Vacay [Part 6/6]: Back to Life, Back to Reality

This blog series comes from a recent vacation that my wife and I took. Had time to clear the old noggin and here’s the “bloggy goodness” that has come as a result. Enjoy!

“Back to life, back to reality, back to the here and now, yeah” -Soul II Soul

Coming back from vacation has to be the hardest part of vacation. To return to the rat race that you thought you’d never get away from is sobering (to say the least), but a good vacation is worth it’s weight in gold. I’ve said it before and I’ll say it again. If you don’t schedule time off for yourself, no one else is going to do it for you. However, you also have to consider the health benefits of just getting away from it all (even for a little while).

Don’t believe me? Well, check out this article from About.com on the subject:

http://stress.about.com/od/workplacestress/a/vacations.htm

Vacation. If you don’t do it, you NEED to do it. Don’t delay. Book it today.

(sound advice that I have to constantly give to myself)

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Vacay [Part 5/6]: Family Is Everything

This blog series comes from a recent vacation that my wife and I took. Had time to clear the old noggin and here’s the “bloggy goodness” that has come as a result. Enjoy!

When I got married, I inherited the following: another set of parents (the state calls them “in-laws”, but I consider them another set of parents), one additional brother, two additional sisters, three nieces, and one nephew. I’ve been married to my wife for 7+ years meaning that I’ve been around my “familial inheritance” for at least that long (but definitely longer than that). In a nutshell, room and board for our vacation was covered by my wife’s brother and his family–a part of the immediate family we don’t get to see very often because they live a good distance away from us.

That wasn’t the case this time… and it was pretty awesome!

You never feel older than when you go to visit two neices and one nephew that used to be “knee-high to a duck” and can now “look you square in your eyes” because they’re so tall. On top of that, just catching up with everybody was fun. Seeing where everybody is in their lives, goals, dreams, aspirations, achievements, progress, and everything else in-between. So you can imagine that when it was time to go how difficult it was to say goodbye. I mentioned in the last blog about “tearful goodbyes”, but the great thing about a “goodbye” is that the next “hello” will be that much sweeter.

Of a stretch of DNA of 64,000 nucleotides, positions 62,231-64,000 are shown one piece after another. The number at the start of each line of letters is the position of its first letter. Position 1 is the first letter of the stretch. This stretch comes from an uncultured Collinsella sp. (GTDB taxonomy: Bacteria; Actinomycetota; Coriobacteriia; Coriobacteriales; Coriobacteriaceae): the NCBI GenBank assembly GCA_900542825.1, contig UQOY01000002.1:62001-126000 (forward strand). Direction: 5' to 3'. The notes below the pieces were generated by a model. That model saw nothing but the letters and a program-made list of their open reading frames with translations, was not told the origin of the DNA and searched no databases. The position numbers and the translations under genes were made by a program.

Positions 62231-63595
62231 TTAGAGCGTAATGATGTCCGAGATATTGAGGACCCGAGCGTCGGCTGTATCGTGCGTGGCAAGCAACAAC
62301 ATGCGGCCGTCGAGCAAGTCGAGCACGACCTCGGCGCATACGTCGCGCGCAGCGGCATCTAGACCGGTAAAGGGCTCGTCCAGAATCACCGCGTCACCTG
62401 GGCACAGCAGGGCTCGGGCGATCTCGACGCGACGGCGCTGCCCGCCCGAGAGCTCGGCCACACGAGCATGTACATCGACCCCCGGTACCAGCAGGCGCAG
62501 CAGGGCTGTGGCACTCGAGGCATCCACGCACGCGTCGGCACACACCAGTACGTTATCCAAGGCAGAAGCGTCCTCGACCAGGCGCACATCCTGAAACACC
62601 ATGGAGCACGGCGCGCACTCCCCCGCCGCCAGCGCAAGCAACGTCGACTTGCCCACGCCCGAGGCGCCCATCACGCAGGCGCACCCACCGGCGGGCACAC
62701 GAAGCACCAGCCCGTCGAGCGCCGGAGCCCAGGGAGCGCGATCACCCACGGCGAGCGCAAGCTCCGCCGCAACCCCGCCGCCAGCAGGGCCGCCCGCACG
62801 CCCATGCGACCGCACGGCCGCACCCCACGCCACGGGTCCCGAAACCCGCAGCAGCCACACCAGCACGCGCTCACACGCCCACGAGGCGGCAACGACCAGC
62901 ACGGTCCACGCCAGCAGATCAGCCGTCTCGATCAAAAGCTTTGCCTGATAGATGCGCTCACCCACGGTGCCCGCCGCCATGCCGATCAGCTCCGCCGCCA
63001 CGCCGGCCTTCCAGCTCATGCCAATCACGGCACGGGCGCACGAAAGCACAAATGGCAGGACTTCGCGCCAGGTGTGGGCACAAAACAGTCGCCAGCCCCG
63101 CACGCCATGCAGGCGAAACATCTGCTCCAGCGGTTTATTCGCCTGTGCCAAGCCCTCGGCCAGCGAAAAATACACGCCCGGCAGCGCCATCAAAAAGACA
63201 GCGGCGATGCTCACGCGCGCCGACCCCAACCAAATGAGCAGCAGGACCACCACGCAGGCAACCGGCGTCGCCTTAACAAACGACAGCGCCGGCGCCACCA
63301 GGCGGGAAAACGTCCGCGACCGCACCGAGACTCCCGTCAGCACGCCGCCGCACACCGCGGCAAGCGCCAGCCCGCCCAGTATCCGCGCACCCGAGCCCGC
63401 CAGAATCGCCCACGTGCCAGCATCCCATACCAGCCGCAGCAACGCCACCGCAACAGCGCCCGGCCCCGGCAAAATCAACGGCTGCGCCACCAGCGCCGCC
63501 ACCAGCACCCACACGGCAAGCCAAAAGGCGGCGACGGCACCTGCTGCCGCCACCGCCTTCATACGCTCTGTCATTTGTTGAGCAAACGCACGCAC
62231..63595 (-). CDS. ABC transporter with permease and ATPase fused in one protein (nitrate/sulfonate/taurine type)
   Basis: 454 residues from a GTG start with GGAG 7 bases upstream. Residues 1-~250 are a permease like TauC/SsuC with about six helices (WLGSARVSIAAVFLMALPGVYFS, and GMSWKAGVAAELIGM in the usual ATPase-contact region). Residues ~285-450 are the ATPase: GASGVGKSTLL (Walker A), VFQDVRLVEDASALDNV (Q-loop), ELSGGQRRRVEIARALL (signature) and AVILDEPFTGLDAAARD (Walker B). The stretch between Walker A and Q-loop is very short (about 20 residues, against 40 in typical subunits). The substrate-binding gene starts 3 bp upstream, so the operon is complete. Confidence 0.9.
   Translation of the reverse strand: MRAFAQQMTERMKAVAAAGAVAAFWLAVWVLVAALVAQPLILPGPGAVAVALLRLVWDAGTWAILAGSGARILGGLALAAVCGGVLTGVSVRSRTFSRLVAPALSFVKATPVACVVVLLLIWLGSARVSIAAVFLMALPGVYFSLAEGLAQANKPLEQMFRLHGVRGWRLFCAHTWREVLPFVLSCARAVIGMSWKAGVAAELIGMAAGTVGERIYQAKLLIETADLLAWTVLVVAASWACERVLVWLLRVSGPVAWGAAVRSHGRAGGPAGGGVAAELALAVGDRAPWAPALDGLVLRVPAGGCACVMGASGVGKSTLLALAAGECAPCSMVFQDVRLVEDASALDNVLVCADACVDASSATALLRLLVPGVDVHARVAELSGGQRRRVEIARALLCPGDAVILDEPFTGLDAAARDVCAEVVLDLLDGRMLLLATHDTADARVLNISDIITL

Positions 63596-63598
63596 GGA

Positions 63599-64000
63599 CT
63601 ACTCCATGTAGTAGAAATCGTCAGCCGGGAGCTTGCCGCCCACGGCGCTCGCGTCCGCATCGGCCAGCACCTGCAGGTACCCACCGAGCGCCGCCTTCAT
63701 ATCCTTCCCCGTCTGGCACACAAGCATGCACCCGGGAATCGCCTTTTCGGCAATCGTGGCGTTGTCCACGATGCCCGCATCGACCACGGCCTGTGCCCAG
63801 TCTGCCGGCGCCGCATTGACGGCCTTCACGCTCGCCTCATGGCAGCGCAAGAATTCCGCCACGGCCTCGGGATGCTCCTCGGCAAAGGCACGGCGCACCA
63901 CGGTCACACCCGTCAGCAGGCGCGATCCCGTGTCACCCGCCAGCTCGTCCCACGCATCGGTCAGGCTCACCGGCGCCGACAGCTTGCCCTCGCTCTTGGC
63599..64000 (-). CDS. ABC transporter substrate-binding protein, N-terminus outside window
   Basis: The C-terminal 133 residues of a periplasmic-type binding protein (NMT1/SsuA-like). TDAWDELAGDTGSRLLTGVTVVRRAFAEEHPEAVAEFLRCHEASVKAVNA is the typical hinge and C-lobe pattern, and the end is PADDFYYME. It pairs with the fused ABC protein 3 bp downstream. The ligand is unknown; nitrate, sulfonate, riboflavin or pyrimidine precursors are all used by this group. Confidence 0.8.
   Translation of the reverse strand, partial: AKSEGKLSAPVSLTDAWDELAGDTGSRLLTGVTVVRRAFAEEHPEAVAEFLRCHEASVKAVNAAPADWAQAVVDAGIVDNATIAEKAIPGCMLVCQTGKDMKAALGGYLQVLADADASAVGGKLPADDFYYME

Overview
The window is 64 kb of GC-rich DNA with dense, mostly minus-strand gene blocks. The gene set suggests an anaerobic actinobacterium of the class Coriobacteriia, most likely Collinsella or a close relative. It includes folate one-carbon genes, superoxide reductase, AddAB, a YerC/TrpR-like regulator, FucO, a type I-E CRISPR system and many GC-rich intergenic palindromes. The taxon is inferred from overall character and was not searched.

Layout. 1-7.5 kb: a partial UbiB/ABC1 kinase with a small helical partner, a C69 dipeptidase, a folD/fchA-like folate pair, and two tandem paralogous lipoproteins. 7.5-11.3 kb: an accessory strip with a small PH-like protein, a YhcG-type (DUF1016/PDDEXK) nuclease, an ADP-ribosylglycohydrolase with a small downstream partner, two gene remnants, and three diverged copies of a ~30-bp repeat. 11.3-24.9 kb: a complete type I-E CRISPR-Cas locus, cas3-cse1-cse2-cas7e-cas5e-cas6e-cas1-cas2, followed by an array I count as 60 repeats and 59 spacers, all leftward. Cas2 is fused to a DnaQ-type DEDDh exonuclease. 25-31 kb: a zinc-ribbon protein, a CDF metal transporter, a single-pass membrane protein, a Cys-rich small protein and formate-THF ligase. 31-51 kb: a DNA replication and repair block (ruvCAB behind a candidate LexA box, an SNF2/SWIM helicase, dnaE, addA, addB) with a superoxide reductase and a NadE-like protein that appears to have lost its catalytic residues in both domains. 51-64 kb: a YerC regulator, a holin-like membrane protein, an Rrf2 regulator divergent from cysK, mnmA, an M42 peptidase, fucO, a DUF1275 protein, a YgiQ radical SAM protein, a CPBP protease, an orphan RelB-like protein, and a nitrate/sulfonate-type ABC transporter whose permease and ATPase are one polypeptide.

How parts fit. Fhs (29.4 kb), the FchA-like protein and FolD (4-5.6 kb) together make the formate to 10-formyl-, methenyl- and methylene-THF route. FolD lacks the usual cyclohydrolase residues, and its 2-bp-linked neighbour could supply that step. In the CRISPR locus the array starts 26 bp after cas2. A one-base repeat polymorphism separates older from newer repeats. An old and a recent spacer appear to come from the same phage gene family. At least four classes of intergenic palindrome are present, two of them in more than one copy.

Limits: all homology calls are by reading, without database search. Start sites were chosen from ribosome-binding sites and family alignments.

There’s nothing like family and I love mine dearly. Doesn’t mean that everything is great all the time, but it also doesn’t mean that everything is bad all the time either. Family are the people who love you enough to love you through it all.

So to all my readers out there, you should take a minute to send a little neighborly “Hi!” to your family today.

Vacay [Part 4/6]: A Million Minds, A Million Directions

This blog series comes from a recent vacation that my wife and I took. Had time to clear the old noggin and here’s the “bloggy goodness” that has come as a result. Enjoy!

Have you ever sat in a busy airport and just observe the people? People walking. People running. A little passenger vehicle carrying people who can neither walk or run anymore. People saying their most jubilant “Hello’s” or their most tearful “Goodbye’s”. People here. People there. People everywhere. Needless to say that a million minds moving in a million different directions makes for good people watching.

As my wife and I were waiting for our return flight home to arrive, I sat and took a look at the people all around me. Amongst all the activity, I couldn’t help but wonder what these people were thinking as they moved towards “the next thing”. There’s always a “next thing”, but what about the “right now”?

In an article from PsychologyToday.com titled “The Art of Now: Six Steps to Living in the Moment”, writer Jay Dixit states the following: